A few times every day, the high-speed train between St. Petersburg and Moscow barrels through the threadbare town of Lyuban. When word gets out that the head of Russia’s state railway company — a close friend of President Vladimir V. Putin — is aboard, the station’s employees line up on the platform standing at attention, saluting Russia’s modernization for the seconds it takes the train to fly through. Whoosh.
But Vladimir G. Naperkovsky is not one of them. He watched with a cold, blue-eyed stare as the train passed the town where he was born, with its pitted roads and crumbling buildings. At 52, having shut down his small computer repair business, Mr. Naperkovsky is leaving for another region in Russia, hoping it is not too late to start a new life in a more prosperous place. The reasons are many, but his view boils down to this: “Gradually,” he said, explaining his view of Lyuban, “everything is rotting.”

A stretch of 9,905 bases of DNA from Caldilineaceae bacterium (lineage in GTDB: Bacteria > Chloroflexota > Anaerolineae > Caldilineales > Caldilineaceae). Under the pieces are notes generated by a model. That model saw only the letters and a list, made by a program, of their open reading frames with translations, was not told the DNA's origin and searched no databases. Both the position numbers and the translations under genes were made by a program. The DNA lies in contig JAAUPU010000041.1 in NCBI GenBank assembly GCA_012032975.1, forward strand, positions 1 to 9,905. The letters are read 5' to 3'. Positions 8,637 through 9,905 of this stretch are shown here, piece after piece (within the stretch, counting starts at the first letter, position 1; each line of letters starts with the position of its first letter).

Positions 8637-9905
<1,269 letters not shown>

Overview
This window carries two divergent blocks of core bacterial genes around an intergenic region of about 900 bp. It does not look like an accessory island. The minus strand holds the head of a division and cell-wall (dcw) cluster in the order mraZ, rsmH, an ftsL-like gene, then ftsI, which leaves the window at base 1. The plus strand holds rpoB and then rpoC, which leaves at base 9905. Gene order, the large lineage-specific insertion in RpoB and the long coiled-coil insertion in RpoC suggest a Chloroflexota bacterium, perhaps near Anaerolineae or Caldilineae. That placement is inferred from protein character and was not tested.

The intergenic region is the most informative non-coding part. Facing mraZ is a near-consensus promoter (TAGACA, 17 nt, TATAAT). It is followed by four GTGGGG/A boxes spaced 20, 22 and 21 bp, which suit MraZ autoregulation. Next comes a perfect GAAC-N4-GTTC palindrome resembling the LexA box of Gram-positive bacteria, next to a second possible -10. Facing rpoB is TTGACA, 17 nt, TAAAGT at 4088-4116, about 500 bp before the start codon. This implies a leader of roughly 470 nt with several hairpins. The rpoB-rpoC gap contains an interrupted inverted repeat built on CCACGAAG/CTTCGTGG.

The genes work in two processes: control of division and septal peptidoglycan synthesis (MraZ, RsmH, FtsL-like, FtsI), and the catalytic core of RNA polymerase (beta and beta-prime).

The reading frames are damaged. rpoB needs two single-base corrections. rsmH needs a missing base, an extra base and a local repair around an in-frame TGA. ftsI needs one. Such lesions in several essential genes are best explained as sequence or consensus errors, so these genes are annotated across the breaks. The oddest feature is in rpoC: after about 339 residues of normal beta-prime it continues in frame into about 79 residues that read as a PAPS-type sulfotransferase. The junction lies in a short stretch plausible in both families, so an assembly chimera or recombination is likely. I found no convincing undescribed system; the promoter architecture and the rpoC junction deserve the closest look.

At the edges of Russia’s two great cities, another Russia begins.